|Publication number||US5019665 A|
|Application number||US 07/510,772|
|Publication date||28 May 1991|
|Filing date||18 Apr 1990|
|Priority date||18 Apr 1990|
|Publication number||07510772, 510772, US 5019665 A, US 5019665A, US-A-5019665, US5019665 A, US5019665A|
|Inventors||Randall D. Partridge, D. Duayne Whitehurst|
|Original Assignee||Mobil Oil Corp.|
|Export Citation||BiBTeX, EndNote, RefMan|
|Patent Citations (6), Non-Patent Citations (2), Referenced by (74), Classifications (5), Legal Events (4)|
|External Links: USPTO, USPTO Assignment, Espacenet|
Natural gas production may be complicated by the presence of certain heavy hydrocarbons in the subterranean formation in which the gas is found. Under conditions prevailing in the subterranean reservoirs, the heavy hydrocarbons may be partially dissolved in the compressed gas or finely divided in a liquid phase. The decrease in temperature and pressure attendant to the upward flow of gas as it is produced to the surface result in the separation of solid hydrocarbonaceous material from the gas. Such solid hydrocarbons may form in certain critical places such as on the interior wall of the production string, thus restricting or actually plugging the flow passageway.
Many hydrocarbonaceous mineral streams contain some small proportion of these diamondoid compounds. These high boiling, saturated, three-dimensional polycyclic organics are illustrated by adamantane, diamantane, triamantane and various side chain substituted homologues, particularly the methyl derivatives. Diamondoid compounds have high melting points and high vapor pressures for their molecular weights and have recently been found to cause problems during production and refining of hydrocarbonaceous minerals, particularly natural gas, by condensing out and solidifying, thereby clogging pipes and other pieces of equipment. For a survey of the chemistry of diamondoid compounds, see Fort, Jr., Raymond C., The Chemistry of Diamond Molecules, Marcel Dekker, 1976.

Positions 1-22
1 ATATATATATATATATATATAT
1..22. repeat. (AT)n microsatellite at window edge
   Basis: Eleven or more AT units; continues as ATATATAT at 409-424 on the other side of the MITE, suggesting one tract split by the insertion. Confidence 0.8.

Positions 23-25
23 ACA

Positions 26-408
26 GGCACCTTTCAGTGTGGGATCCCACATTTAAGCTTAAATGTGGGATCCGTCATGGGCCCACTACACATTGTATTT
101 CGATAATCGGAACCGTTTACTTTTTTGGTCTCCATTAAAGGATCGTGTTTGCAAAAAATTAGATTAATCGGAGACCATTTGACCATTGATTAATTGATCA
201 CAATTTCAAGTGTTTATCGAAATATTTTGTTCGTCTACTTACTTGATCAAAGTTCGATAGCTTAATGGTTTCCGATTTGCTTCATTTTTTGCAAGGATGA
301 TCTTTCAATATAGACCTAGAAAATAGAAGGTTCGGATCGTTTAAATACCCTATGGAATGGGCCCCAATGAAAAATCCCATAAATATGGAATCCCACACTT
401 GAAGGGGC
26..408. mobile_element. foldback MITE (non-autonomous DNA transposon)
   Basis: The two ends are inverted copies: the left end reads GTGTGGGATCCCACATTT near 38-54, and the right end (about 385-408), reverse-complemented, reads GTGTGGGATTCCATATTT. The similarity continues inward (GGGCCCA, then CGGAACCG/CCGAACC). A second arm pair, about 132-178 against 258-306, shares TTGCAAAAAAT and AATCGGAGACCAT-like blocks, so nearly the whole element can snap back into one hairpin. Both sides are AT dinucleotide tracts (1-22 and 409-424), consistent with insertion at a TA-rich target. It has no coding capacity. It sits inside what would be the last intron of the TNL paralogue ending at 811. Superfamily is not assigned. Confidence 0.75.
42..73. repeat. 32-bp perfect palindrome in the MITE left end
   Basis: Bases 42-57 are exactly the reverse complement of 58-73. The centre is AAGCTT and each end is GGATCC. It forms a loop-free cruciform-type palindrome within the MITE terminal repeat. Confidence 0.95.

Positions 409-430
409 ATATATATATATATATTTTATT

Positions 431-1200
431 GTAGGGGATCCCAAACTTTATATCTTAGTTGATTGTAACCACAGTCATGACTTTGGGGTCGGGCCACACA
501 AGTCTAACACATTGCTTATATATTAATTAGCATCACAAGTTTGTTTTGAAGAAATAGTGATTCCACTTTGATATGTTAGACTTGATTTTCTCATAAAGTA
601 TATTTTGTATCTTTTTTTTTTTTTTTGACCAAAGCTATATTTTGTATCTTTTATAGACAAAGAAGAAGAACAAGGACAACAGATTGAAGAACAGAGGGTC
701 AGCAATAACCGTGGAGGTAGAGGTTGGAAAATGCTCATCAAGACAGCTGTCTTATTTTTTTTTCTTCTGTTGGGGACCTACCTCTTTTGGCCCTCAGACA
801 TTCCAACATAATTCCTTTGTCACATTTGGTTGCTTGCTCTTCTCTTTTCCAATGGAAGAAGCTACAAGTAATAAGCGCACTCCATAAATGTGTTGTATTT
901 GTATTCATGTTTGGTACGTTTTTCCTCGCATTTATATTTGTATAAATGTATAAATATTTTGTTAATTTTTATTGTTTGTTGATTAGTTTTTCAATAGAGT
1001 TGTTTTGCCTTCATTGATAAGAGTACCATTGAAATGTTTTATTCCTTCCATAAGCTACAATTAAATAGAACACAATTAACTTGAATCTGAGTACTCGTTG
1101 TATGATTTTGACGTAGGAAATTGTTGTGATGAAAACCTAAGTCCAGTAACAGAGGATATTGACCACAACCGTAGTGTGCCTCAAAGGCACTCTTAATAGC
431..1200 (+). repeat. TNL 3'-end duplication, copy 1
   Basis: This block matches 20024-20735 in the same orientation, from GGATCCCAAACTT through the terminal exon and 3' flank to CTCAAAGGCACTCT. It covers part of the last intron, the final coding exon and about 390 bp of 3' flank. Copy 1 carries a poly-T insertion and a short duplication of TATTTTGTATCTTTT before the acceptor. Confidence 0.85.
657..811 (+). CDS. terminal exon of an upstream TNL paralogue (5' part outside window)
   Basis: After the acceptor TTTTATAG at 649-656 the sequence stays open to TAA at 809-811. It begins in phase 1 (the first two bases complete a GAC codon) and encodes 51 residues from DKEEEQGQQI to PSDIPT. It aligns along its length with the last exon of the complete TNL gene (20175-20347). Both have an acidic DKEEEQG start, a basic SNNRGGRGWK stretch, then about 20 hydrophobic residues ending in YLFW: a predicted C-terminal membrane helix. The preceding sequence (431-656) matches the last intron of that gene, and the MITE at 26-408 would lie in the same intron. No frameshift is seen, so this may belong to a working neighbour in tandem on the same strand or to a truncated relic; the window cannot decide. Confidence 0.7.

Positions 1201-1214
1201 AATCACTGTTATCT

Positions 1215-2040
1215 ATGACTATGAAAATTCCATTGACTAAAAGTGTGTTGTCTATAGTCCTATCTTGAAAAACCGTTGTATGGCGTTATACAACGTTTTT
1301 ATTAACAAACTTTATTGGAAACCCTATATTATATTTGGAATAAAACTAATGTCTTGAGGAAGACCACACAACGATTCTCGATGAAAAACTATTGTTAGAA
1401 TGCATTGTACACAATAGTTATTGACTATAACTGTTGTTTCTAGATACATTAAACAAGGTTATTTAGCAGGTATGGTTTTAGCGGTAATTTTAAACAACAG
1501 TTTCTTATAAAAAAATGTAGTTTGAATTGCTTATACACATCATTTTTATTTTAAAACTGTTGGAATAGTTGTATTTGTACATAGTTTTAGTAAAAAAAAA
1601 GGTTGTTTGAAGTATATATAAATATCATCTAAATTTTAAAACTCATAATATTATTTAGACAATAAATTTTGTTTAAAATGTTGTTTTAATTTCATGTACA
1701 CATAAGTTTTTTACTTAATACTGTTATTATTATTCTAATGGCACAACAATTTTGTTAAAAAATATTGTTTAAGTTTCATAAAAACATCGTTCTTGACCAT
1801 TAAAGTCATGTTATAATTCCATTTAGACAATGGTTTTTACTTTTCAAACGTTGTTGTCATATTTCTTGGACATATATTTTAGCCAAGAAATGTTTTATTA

In recent times, new sources of hydrocarbon minerals have been brought into production which, for some unknown reason, have substantially larger concentrations of diamondoid compounds. Whereas in the past, the amount of diamondoid compounds has been too small to cause operational problems such as production cooler plugging, now these compounds represent both a larger problem and a larger opportunity. The presence of diamondoid compounds in natural gas has been found to cause plugging in the process equipment requiring costly maintenance downtime to remove. On the other hand, these very compounds which can deleteriously affect the profitability of natural gas production are themselves valuable products.
Various processes have been developed to prevent the formation of such precipitates or to remove them once they have formed. These include mechanical removal of the deposits and the batchwise or continuous injection of a suitable solvent. Recovery of one such class of heavy hydrocarbons, i.e. diamondoid materials, from natural gas is detailed in commonly assigned co-pending U.S. Patent Applicatin Ser. No. 405,119, U.S. Pat. No. 4,952,748 filed Sept. 7, 1989, which is a continuation of 358,758, filed May 26, 1989, now abandoned, as well as U.S. Patent Applications Ser. Nos. 358,759, (U.S. Pat. No. 4,952,747) 358,760, (U.S. Pat. No. 4,952,747) and 358,761, all filed May 26, 1989. The text of these U.S. Patent Applications is incorporated herein by reference.
Research efforts have more recently been focused on separating diamondoid compounds from the liquid solvent stream described, for example, in the above cited U.S. Patent Application 405,119. The diamondoid and solvent components have proven difficult to separate via conventional multistage distillation due at least in part to the overlapping boiling ranges of the preferred solvents and the commonly occurring diamondoid compounds. Further, the diamondoid compounds have been found to deposit in the overhead condenser circuit of a solvent distillation apparatus. Developing the commercial potential of these valuable components is then predicated upon the discovery of an economical method for separating diamondoids from the solvent.